Marx theories on capitalism dictate that, the development of capitalism follows three stages. These include the agrarian, transitional and complex stages (Dillon 2010). In the agrarian stage, the economy is based in the rural areas where each person owns a piece of land on which they get enough produce to sustain themselves. In this stage, barter trade is common and does not focus on money as a form of exchange. When this stage is disrupted by events like war and disease, the economy enters the transitional stage. This stage can also be termed as the developmental stage as the economy starts to shift due to new machine inventions. Most people in a society in this stage do not have the required skills to provide labor in the few industries that exist. Money is introduced to the economy and acts as a supporting factor to barter trade. As the economy progresses, it enters the complex stage which involves a more complicated formation. Labor now becomes highly classified as people have different skills (Calhoun, et al 2007, p.122). In this stage, the economy highly depends on the availability of people with the necessary skills. In this stage, the society begins to divide itself into different classes depending on the amount of property one owns.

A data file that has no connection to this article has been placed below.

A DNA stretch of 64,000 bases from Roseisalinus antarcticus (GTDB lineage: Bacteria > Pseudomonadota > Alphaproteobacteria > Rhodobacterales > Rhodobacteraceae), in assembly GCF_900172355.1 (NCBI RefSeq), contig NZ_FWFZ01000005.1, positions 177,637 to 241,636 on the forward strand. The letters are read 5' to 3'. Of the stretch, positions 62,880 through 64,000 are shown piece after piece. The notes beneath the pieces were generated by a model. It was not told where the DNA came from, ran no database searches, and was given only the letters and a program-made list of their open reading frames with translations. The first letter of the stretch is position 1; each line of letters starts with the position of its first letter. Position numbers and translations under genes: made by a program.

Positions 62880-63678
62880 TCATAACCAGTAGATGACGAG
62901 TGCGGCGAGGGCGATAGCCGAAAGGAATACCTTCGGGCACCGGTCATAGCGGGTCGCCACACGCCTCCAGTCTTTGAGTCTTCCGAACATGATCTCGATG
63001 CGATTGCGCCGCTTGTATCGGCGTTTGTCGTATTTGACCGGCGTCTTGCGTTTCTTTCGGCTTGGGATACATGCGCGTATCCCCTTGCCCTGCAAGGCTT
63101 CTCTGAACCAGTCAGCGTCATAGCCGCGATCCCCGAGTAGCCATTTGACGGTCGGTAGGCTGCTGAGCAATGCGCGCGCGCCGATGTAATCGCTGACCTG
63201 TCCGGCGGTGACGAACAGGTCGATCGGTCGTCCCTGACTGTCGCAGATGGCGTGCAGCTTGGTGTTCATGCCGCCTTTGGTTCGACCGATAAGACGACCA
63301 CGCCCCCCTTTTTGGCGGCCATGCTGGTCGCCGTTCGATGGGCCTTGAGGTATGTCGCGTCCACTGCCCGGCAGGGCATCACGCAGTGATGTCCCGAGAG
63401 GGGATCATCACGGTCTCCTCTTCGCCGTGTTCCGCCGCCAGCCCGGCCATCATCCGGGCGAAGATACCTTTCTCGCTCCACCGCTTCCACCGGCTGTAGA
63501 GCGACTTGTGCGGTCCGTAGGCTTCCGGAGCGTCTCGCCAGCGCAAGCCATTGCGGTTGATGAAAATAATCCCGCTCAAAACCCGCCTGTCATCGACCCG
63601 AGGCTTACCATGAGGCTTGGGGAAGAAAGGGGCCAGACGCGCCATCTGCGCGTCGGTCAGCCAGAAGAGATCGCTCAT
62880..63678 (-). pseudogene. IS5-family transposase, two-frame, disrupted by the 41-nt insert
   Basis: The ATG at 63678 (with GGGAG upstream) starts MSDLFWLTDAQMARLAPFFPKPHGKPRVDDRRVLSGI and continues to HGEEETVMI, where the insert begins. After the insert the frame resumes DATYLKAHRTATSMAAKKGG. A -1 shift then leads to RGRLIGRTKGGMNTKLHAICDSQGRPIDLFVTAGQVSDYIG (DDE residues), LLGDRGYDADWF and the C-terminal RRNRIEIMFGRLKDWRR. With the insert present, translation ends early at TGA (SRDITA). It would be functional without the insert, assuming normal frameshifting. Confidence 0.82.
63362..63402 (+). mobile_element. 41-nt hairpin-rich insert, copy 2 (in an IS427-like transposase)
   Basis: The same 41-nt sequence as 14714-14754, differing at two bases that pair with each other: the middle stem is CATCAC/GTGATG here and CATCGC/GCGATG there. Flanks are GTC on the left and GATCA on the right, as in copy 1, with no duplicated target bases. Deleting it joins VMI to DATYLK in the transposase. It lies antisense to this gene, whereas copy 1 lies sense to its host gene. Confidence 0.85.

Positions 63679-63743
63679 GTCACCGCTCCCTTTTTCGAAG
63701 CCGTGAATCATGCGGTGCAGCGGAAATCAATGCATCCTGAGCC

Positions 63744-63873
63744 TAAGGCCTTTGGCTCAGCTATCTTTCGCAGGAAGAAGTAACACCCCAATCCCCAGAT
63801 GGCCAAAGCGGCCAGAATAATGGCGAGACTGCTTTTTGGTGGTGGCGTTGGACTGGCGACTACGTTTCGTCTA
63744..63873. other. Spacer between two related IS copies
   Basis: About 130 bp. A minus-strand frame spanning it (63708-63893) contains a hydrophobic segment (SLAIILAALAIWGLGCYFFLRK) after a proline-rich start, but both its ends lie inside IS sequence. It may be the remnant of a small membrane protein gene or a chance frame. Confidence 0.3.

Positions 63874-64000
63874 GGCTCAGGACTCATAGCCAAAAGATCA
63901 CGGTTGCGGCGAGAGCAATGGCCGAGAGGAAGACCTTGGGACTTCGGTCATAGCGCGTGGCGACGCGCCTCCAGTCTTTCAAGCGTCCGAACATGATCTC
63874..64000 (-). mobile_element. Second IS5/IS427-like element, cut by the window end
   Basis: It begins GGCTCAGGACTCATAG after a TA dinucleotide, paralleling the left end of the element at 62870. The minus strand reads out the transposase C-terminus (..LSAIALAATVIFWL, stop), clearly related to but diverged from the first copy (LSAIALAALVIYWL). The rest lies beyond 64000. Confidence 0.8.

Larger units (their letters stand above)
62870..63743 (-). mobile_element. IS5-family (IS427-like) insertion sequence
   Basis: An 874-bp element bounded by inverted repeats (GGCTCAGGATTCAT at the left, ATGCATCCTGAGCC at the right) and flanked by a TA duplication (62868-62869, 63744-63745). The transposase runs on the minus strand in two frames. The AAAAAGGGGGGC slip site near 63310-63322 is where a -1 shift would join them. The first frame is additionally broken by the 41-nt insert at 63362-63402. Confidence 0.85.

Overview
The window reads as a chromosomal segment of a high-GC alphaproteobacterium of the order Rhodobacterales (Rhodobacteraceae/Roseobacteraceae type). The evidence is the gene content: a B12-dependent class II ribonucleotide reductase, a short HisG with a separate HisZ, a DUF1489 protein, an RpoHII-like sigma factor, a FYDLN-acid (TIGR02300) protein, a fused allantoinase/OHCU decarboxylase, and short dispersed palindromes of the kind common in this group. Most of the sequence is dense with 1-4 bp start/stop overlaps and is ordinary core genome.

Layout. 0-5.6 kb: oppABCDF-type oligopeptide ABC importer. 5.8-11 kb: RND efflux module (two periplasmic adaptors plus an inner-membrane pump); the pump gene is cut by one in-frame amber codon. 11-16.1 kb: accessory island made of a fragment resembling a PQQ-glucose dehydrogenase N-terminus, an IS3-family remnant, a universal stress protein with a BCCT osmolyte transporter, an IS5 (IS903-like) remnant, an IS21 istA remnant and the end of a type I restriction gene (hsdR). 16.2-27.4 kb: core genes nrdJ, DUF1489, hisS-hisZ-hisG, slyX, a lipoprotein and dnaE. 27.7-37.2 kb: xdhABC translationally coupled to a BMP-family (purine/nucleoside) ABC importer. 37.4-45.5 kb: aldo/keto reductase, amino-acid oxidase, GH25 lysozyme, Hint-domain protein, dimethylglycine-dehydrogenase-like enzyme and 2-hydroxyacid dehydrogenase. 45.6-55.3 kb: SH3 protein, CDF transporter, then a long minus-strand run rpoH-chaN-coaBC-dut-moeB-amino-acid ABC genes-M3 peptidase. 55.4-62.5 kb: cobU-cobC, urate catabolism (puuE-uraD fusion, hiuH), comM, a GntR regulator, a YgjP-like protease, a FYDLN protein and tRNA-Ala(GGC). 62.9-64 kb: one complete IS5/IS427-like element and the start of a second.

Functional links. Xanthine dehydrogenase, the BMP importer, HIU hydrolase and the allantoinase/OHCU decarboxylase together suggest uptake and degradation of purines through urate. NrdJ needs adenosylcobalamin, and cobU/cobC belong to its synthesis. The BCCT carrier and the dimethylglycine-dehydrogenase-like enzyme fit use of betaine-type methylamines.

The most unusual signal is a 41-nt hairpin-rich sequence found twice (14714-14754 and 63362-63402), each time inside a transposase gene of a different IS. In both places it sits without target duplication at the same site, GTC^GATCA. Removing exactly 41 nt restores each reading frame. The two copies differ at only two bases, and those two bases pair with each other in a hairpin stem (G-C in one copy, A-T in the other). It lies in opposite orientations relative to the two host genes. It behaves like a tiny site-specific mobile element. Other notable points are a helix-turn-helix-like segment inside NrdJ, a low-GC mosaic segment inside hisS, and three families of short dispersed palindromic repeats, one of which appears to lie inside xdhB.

One of the most notable features of Marx’s theory on capitalism is the exploitation of workers. Labor, being an important aspect of the economy, is seen as an exploitable opportunity. In the capitalist economy, labor is defined as a commodity that is exchanged with another commodity in this case, money. The bourgeoisie buys labor from the proletariat using money. As the capitalists accumulate capital, the workers’ position in the industry becomes more competitive. Employment opportunities are limited and the capitalists pay less for the labor provided. The ratio of labor as compared to the amount of money paid is not equal explaining the exploitation of the workers. According to Marx, as time progresses workers will realize of this exploitation and demand higher wages. In Marx’s theory, wage is only a term for the price of labor as a commodity. When workers realize that the price they are being offered for their commodity is not equal to the amount of labor they put in, conflict arises between them and the capitalist (Allan 2009). In this situation, capitalists have no option but to increase their wages. This leads t a decrease in the capital base of the capitalist thus a search for means of reducing the cost of production. Subsequently, capitalists use technology to provide labor thus displacing the workers. The conflict between the capitalist, workers and means of production-machines will eventually lead to the fall of capitalism Marx opposed the capitalistic form of economy and opted for a form where the proletariats took hold of the means of production. This would ensure a more socialistic economy. In summary, the focus of Marx’s theory on modern capitalism revolves around exploitation. He argues that capitalism denies the society the economic development it deserves.